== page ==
Different media outlets have reported widely disparate casualty estimates: Pro-Kremlin sources have tended to downplay the losses, declaring about 10 to 20 Russians dead and up to 50 wounded, while others report casualties in the hundreds. Official sources refuse comment, citing a lack of reliable information. But no one seems to refute the fact of an encounter gone badly wrong or that ChVK Vagner mercenaries were hit by US military fire, that many were killed or wounded, and that heavy equipment was destroyed (Kp.ru, February 13).
The ChVK Vagner force demonstrated rare incompetence by cavaliering into a night assault against a US-backed force, apparently ignorant of the fact that the US military has, for some time, preferred to fight in the dark to utilize night-vision superiority. The experience of fighting in Donbas or against the Syrian opposition and the Islamic State may have provided them with a false sense of security, underestimating what a full-scale US precision firepower attack could bring.
Russian military chiefs, meanwhile, may be somewhat pleased ChVK Vagner receive a licking. The private military company is reportedly financed and sponsored by Yevgeny Prigozhin, a businessman from St. Petersburg known in the Kremlin court as “the cook” because he began his career catering for Vladimir Putin. Prigozhin reportedly has business interests in Syria and is apparently seeking to take over phosphate mining, oil and natural gas deposits. In promoting ChVK Vagner, “the cook” and his private army have reportedly increasingly come into conflict with the Ministry of Defense and Minister Sergei Shoigu (Novaya Gazeta, January 21).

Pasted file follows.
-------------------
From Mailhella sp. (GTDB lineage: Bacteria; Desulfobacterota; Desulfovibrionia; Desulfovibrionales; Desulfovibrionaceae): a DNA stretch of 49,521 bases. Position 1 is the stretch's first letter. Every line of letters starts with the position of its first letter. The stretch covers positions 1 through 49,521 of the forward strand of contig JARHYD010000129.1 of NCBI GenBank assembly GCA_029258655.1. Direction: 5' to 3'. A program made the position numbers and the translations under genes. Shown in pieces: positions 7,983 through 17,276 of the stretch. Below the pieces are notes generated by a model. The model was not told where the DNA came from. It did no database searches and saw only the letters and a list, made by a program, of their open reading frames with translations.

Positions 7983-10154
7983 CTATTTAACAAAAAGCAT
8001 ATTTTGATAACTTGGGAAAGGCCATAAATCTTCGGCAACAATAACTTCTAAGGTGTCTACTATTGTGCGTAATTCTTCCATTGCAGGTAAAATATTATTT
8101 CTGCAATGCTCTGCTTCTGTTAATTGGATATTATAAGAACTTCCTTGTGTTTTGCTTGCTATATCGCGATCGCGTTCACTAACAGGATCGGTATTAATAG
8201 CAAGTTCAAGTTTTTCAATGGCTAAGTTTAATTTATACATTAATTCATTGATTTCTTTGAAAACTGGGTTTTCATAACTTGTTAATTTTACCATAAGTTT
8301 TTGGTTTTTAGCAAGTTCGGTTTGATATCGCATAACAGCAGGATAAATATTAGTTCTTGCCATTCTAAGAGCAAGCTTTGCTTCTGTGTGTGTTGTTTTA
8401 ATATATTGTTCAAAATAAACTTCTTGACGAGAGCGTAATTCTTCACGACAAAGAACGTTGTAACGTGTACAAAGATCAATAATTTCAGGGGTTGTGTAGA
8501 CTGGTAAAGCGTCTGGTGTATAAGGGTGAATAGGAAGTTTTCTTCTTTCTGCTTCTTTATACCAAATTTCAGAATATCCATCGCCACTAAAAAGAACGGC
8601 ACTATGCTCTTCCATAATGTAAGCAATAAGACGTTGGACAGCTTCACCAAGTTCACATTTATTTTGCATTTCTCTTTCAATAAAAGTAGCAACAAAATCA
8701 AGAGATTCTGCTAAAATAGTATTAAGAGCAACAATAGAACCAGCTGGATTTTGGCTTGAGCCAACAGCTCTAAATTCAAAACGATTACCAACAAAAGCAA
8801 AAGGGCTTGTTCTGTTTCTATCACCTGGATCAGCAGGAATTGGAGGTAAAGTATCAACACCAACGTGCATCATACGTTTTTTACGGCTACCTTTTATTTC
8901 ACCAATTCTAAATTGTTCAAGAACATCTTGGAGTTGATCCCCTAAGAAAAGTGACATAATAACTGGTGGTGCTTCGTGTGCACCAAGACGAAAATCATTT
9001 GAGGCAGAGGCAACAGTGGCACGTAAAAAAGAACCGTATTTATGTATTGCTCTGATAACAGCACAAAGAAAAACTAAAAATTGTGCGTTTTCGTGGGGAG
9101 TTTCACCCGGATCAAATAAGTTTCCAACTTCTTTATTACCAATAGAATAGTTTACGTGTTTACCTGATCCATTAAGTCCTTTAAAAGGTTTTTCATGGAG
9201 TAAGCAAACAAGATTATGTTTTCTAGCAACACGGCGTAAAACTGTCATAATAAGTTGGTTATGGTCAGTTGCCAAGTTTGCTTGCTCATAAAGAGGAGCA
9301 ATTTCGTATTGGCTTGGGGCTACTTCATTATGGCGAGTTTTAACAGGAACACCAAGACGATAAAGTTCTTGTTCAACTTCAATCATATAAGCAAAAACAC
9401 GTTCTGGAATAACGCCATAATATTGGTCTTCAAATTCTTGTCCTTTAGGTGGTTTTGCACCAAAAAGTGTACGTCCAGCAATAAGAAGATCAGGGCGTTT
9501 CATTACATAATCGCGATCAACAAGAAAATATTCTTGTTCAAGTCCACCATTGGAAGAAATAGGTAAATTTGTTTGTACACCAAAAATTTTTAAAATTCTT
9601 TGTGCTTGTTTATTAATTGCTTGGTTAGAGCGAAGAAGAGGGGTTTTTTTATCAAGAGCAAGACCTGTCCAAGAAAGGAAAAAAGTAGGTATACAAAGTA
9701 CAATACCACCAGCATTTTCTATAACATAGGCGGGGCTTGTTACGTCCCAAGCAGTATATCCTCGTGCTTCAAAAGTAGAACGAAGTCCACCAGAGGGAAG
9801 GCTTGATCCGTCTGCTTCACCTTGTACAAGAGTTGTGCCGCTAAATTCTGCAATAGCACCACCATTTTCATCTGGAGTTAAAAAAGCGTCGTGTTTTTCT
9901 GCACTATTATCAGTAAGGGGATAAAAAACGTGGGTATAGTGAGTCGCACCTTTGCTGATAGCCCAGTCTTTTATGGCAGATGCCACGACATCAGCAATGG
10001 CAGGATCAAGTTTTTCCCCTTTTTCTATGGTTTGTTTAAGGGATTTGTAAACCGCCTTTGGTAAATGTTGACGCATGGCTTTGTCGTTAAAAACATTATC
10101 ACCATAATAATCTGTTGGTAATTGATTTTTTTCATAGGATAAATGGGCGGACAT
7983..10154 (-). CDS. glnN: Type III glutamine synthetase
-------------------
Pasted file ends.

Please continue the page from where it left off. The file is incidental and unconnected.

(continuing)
The Russian military command almost certainly knew in advance of ChVK Vagner’s planned move east of the Euphrates. And in Moscow, most assume the “traitorous” Americans were also aware of the imminent attack and, thus, prepared a deadly ambush (Militarynews.ru, February 13). This narrative is supported by the fact that, just hours before the ChVK Vagner force was massacred, a 210-meter bridge over the Euphrates, built last September by Russian sappers (see EDM, September 28, 2017), was washed away by a sudden flash flood. The Russian military accuses the SDF and/or the US of deliberately opening the floodgates at a hydroelectric damn upriver to destroy the bridge. The Pentagon denies this allegation (Interfax, February 9). The collapsing bridge cut off the Vagner-led force on the left bank from supplies, reinforcements and the possibility of an organized retreat.
Lieutenant General Jeffrey Harrigian, the top US Air Force general in the Middle East, told journalists the encounter in Deir el-Zour “was not entirely unexpected”: For a week prior to the incident, the US had observed a slow buildup of hostile forces on the Euphrates bridgehead and reportedly contacted the Russian military. According to Harrigian, to repel the attack, multiple precision-fire munitions were released by ground artillery, F-15E fighter jets, MQ-9 drones, B-52 bombers, AC-130 gunships and AH-64 Apache helicopters (RBC, February 14). Some of these formidable assets could have been scrambled at short notice, but the B-52s, based presumably at Diego Garcia island, in the middle of the Indian Ocean, must have been in the air, loaded with ordinance, hours before ChVK Vagner made its move.